"David Byrne" <dbyrne_commerce> wrote in message news:20030804204911.18868.qmailweb40706.mail.yaho o.com... > I am fairly new to Perl and haven't approached a scipt > this complex or computation this intensive. So I > would certainly appreciate any advice. > > I have successfully created a hash of arrays > equivalent to a 122 x 6152 matrix that I want to run > in 'pairwise combinations' and execute the 'sum of the > difference squares' for each combination. > > In other words: > columns: y1...y122 > rows: x1...x6152 > > so... > comb(y1,y2): > {( y1[x1] - y2[x1] ) ^2 + ( y1[x2] ...
"David Byrne" <dbyrne_commerce> wrote in message news:20030804204911.18868.qmailweb40706.mail.yaho o.com...Hi David.> I am fairly new to Perl and haven't approached a scipt
> this complex or computation this intensive. So I
> would certainly appreciate any advice.
>
> I have successfully created a hash of arrays
> equivalent to a 122 x 6152 matrix that I want to run
> in 'pairwise combinations' and execute the 'sum of the
> difference squares' for each combination.
>
> In other words:
> columns: y1...y122
> rows: x1...x6152
>
> so...
> comb(y1,y2):
> {( y1[x1] - y2[x1] ) ^2 + ( y1[x2] - y2[x2] ) ^2 + ...
> + ( y1[x122] - y2[x122] ) ^2};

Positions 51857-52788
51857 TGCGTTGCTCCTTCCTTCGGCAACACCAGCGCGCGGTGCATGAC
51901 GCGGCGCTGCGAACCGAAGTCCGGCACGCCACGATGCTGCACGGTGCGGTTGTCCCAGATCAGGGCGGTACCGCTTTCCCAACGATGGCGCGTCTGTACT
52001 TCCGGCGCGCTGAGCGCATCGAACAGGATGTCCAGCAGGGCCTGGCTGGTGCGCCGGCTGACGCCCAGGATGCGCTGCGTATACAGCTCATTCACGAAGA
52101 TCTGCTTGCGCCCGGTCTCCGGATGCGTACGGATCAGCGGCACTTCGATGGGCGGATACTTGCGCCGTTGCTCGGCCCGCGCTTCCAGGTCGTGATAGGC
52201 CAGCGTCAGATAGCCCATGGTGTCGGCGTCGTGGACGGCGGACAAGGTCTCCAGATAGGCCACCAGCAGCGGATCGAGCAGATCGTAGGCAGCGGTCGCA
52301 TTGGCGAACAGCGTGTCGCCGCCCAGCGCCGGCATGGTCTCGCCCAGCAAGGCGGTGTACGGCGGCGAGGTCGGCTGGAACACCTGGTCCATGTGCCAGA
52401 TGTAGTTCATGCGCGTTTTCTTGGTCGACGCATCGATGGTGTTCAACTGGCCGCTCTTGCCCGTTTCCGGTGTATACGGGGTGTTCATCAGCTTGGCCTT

>
> comb(y1,y3):
> {( y1[x1] - y3[x1] ) ^2 + ( y1[x2] - y3[x2] ) ^2 + ...
> + ( y1[x122] - y3[x122] ) ^2};.
> .
> .
> comb(y1,y6152)
> comb(y2,y3)
> .
> .
> comb(y2,y6152)
> comb(y3,y4)
> .
> .
> etc.
>
> This is going to be very large. According to the
> combinations formula (nCk, n=6152, k=2), the output
> will be a hash (with, for example, 'y1y2' key and
> 'd^2' value) of about 19 million records.
>
> I think my next step is to create a combinations
> formula, but I'm having problems doing so.
This should do the trick, although without sight of your
original data structure I can't be sure. I assume you
have a hash of array references.
This works by grabbing a list of all the hash keys
into an array and then executing two nested loops.
The outer loop shifts the first key value off the
array (y1) and assigns it to $ya. The inner loop
just cycles $yb through the remaining values in the
list (y2, y3 etc). Next time around the outer loop
the next value (y2) is assigned to $ya and $yb will
be set to y3, y4 etc. The very inner loop just scans
through the data calculating the sum of squared
differences for each value pair and stuffs the answer
into hash %results using a key formed by concatenating
$ya and $yb.
I haven't tested this as it would be a pain to set up
some data, so I'll let you test it for me. I know it
compiles OK!
HTH,
Rob
use strict;
use warnings;
my %data;
my keys = keys %data;
my %results;
while ( keys ) {
my $ya = shift keys;
foreach my $yb (keys) {
my xa = {$data{$ya}};
my xb = {$data{$yb}};
for (my $i = 0; $i < xa and $i < xb; ++$i) {
$results{$ya.$yb} += ($xa[$i] - $xb[$i]) * ($xa[$i] - $xb[$i]);
}
}
}
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